them implement and comply with international standards such as ISO 27001
and ISO 22301 as well as other compliance frameworks such as the NHS
Information Governance Toolkit and the UK Gambling Commission’s technical
He has helped one of the first companies in the UK to achieve full
certification under BS25999-2 (now ISO22301) and is currently delivering a
number of ISO27001 ISMS projects for companies in the UK and overseas. He
is also a leading business continuity author of ITGP titles A Manager’s
Guide to ISO22301; ISO 22301: A Pocket Guide, and Everything You want to
Know about Business Continuity.
Tony is a full member of BCI and is a certified Lead Implementer and Lead
Auditor for ISO 27001 and ISO 22301. He also holds CRISC, CISMP and ITIL
*“Malware Red Alert: the first 24 hours” - Steven Shepherd MBE, 7Safe/PA
It’s Friday at 19:30. You are the acting manager of your organisation’s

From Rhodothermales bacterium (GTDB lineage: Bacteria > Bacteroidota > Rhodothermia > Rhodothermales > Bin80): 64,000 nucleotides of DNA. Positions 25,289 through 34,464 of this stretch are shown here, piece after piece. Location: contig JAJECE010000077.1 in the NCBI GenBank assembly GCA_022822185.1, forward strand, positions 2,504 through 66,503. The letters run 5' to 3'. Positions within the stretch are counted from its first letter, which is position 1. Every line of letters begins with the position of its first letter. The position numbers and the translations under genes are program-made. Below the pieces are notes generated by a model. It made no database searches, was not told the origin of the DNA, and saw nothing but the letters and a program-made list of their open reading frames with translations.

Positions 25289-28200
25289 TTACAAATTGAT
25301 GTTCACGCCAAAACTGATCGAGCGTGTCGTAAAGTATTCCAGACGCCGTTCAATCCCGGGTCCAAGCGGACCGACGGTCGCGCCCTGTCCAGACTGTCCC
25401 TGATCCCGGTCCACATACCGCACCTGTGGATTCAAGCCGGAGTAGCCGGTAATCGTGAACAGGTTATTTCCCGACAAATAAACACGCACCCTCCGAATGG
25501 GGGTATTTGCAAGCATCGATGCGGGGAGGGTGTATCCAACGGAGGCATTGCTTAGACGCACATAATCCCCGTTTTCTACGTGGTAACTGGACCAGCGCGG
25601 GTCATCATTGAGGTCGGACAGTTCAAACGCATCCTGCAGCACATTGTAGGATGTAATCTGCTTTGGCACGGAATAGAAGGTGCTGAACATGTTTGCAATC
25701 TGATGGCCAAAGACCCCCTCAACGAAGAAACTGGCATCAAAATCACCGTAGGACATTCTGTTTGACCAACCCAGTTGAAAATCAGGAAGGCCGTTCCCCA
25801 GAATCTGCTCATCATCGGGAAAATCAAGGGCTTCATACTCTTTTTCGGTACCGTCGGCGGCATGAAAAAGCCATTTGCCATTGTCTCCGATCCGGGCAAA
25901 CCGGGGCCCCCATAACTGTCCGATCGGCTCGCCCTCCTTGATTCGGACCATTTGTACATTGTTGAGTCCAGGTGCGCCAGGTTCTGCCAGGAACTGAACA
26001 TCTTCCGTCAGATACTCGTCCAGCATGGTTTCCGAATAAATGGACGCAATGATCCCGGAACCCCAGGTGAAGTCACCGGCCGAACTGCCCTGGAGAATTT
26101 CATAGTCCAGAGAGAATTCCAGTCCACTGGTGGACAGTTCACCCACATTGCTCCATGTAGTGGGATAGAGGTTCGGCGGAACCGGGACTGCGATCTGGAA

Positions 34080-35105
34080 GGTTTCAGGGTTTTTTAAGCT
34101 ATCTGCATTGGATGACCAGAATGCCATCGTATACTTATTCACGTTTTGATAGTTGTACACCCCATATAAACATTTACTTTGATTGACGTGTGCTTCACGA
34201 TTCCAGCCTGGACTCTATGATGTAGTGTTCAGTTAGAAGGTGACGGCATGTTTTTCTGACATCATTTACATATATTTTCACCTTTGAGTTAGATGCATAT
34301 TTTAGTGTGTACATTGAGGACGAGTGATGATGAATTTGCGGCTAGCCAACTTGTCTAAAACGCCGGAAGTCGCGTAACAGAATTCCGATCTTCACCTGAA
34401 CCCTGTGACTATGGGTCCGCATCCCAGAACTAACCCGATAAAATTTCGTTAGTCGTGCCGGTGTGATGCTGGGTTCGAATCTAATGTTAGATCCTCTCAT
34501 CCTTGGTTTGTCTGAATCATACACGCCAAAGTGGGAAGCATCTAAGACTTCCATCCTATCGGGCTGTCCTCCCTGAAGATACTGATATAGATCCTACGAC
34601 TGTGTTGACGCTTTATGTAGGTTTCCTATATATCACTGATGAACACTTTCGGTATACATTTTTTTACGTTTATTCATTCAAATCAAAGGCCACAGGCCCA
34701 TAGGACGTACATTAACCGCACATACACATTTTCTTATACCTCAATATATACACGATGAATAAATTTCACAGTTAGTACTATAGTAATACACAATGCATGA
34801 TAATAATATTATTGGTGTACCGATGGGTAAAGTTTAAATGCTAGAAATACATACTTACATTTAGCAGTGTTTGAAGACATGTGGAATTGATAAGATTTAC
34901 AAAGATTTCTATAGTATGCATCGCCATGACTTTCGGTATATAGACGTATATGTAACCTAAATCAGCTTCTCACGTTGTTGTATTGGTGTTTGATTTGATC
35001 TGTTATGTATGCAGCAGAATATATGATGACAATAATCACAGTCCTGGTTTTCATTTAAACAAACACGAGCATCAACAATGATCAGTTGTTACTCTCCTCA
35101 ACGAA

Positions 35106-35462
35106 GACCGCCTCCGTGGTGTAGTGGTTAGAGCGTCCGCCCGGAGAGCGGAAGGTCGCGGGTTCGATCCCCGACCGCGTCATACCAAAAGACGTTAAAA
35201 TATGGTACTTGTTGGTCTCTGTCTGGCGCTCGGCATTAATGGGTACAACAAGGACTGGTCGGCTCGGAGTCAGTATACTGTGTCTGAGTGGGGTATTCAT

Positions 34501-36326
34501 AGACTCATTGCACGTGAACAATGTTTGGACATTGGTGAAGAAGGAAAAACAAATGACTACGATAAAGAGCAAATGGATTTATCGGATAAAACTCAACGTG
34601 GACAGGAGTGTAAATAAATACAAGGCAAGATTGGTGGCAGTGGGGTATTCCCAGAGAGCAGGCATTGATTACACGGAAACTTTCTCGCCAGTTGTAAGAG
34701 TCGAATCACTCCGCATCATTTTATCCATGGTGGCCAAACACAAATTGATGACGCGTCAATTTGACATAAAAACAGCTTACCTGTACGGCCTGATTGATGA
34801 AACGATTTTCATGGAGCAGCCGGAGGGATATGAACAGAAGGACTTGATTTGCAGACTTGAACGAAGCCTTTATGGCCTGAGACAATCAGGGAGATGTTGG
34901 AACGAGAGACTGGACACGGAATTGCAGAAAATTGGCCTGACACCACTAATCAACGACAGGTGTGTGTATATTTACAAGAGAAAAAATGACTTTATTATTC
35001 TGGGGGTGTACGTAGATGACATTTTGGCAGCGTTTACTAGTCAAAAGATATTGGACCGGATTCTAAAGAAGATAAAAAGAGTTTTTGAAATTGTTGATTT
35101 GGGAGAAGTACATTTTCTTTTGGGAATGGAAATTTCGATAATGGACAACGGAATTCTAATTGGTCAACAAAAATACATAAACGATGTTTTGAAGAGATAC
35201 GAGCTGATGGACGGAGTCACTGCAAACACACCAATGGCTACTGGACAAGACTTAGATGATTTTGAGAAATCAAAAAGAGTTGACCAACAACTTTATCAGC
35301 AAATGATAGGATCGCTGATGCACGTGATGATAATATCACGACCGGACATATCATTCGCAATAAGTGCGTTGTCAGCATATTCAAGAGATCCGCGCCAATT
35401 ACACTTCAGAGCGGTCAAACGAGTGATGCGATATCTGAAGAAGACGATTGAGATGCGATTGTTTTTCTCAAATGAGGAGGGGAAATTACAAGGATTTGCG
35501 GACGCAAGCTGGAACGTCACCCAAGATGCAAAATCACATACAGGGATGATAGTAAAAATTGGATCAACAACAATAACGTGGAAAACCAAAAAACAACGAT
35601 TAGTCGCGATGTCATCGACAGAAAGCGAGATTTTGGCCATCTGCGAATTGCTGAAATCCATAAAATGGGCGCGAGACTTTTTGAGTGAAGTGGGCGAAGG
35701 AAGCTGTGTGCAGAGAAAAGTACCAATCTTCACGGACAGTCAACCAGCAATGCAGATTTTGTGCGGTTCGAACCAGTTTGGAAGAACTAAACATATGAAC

Security Operations Centre. You are working the graveyard shift with a
colleague when …
Your SIEM alerts you to what may be the presence of a Trojan in your
system. But before you have a chance to respond, you receive an email from
a hacker making demands.
The threat is that highly-confidential information has been stolen from
your financial database. If the hacker does not receive £2 million by
midnight on Sunday, they will put this data on the web just before your
firm’s annual financial report, due for release on Monday, is published.
Their motive: to cause panic among investors by undermining the credibility
of your growth and profit forecasts with data that the hacker claims they
have found in emails and report documents.
What do you do next to thwart the attack, contain the incident and prevent,